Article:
Publicado: 7 febrero 2021 a las 12:00 am
Categorías: Noticias América
EEUU/February 07, 2021/by: Mark Gordon Managing Editor/Source: https://www.businessobserverfl.com/
St. Leo University, behind a $1 million investment, continues the reinvention of a former cigar factory into a high-tech academic center.
St. Leo University President Jeffrey Senese can smell the aroma of a long-held desire to grow the presence of the college in and around downtown Tampa finally coming to fruition.
The source of Senese’s scent of success? St. Leo, the oldest Catholic university in Florida, with a central campus in Pasco County, recently relocated its Tampa Education Center to west Tampa, in the former Berriman-Morgan Cigar Factory. The 1403 N. Howard Ave. blond-brick complex, just off Interstate 275 and built in 1903, gives St. Leo 32,000 square feet of space across four floors. The center, which currently serves more than 300 students, will offer eight classrooms, one of which is a computer lab; student and employee lounges; and a military resource center.
In addition to space, a larger urban presence and continuing a creative adaptive reuse of a building — home to another college first — it also gives the school something else Senese covets: community connection. “It’s a pretty spectacular building for the age that it is,” Senese says. He adds that in a post-pandemic world he’d like to have the forthcoming St. Leo food truck, the Hungry Lion, with sandwiches named after Tampa area historical figures, be part of the downtown campus. “I want to park it there and have it be part of the community.”
Members of the Benedictine religious order founded St. Leo University in 1889, and its residential campus is on 186 acres in St. Leo, north of Wesley Chapel and west of Dade City. The school has an additional 16 locations spread through five states, including Texas and Georgia. It had an education center in the Channelside area of Tampa for nine years. “It didn’t really feel it really didn’t feel like a St. Leo home, a St. Leo campus,” says Senese, 61.
The idea of the former cigar factory as a Tampa home for St. Leo began to percolate in spring 2019. Argosy University, which lost federal funding after accusations of mishandling student loans and closed down, had used some of the building from 2010 through 2019.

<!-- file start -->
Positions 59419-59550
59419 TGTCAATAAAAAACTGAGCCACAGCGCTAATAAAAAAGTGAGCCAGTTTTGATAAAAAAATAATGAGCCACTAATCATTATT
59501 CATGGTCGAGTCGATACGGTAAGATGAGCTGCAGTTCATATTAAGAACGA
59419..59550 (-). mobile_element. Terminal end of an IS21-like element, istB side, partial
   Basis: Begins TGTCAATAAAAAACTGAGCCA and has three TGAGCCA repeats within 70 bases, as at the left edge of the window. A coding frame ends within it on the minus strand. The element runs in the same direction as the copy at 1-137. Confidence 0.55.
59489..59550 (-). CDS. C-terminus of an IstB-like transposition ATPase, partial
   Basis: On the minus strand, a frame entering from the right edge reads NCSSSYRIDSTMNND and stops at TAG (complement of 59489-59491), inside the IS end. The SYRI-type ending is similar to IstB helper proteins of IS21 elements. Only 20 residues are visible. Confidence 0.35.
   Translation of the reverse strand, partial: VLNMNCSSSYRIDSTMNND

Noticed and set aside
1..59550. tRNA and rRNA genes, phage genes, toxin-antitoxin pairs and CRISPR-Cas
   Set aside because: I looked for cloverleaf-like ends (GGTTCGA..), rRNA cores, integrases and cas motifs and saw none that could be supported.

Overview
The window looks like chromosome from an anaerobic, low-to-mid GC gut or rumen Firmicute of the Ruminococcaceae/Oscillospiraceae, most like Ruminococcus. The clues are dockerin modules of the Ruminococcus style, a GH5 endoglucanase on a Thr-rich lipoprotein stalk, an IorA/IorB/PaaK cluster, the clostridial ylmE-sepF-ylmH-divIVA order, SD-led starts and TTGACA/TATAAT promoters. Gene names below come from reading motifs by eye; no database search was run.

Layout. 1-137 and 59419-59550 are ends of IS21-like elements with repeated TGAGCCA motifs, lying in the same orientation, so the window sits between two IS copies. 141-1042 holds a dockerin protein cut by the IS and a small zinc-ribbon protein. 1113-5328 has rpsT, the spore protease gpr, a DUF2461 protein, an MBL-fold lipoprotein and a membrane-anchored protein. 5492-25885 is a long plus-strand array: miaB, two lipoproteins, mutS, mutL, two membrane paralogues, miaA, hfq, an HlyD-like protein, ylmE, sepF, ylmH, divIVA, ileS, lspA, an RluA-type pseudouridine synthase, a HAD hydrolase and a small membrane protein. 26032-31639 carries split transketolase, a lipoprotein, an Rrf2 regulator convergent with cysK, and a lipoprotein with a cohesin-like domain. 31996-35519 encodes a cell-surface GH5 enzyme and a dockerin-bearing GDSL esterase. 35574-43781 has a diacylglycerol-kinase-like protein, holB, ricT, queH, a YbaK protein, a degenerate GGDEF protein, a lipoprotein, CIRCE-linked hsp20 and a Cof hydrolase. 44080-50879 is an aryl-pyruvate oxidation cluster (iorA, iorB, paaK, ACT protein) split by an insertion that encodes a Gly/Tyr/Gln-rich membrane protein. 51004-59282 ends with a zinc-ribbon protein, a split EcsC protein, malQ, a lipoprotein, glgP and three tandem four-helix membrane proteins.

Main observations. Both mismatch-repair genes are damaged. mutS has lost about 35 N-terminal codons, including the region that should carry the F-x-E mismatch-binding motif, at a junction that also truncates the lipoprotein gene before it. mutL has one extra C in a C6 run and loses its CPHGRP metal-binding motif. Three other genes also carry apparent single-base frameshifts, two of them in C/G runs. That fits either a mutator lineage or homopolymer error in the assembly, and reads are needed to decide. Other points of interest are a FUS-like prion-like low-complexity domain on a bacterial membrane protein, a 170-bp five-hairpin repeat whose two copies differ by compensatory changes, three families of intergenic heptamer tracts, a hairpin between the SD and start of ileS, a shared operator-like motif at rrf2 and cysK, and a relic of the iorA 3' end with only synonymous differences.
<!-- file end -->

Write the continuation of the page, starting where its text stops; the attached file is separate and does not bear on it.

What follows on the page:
Prior to that, it sat vacant for at least three decades, going back to when it was the Berriman-Morgan factory, named for two different cigar manufacturers. At the factory’s peak, up to 1,000 workers rolled more than 11 million Havana cigars by hand each year. Like other cigar factories, the building was constructed with high-ceilings and tall windows, partly so factory workers could have light and a breeze while they rolled and prepared the stogies. The building is also among several cigar factories dotting the landscape between downtown Tampa and the Westshore business district that have eluded the wrecking ball. Preservationists over the years have contended the buildings are almost built too tough to be torn down.
When Argosy left, Senese and the school’s real estate officials contacted their national real estate firm, JLL, to reach out to the building’s owner, Nichols Jammal, a Tampa engineer and property owner. Jammal, through Jammal Engineering, bought the building in 2004 for $600,000, according to the Hillsborough County Property Appraiser’s office. The building’s market value was assessed at $2.96 million, records show.
‘It’s a pretty spectacular building for the age that it is.’ Jeffrey Senese, St. Leo University
By fall 2020, St. Leo had signed a lease and was ready to begin renovating the space. The school spent at least $1 million on the project, including updating technology, retrofitting classrooms and more. “We’ve never really had a full building like this,” Senese says. “We would be interested in buying it. We’re interested in being there long term.”
That goes back to Senese’s plan to have St. Leo more integrated with the Tampa region. “Moving into this historic building,” he says in a statement, “will give Saint Leo the opportunity to build stronger business partnerships that will benefit our students and alumni.”
The basement and first floor will be home to the Tampa Education Center. The second floor will house the Center for Online Learning, Student Advising, Student Financial Services and executive offices, while the third floor will be home to the Center for Online Learning enrollment team. The school is relocating its online learning call center from Las Vegas to the former Berriman-Morgan building.
With COVID-19 protocols in place, the campus is currently open but at 50% capacity, with every other desk being used and other social distancing requirements. “We’ve had a pretty dramatic reduction,” in people there, Senese says. “There’s way less there now than we’d like it to be when COVID-19 ends.”
When that happens, the school aims to play up the access and convenience factor of the campus, in addition to more space than its previous location. The top majors for Tampa Education Center students, school officials say, are in programs that attract working professionals, who often work full- or part-time, in addition to school. That list includes its MBA program, a master’s in criminal justice and criminal justice-legal studies, a master’s of accounting, a bachelor’s in elementary education, a bachelor’s of social work, and a bachelor’s in criminal justice. About 80% of the Tampa center’s students are working adults.
The Tampa center will also be home to Hiring our Heroes — a U.S. Chamber of Commerce Foundation initiative to help veterans, military members and spouses find employment. St. Leo recently joined the program.
With all that going on, sounds like Senese could be ready to light up a victory cigar. “We are excited to have a new home in Tampa,” he says, “that allows us to be a part of preserving an important part of the city’s heritage.”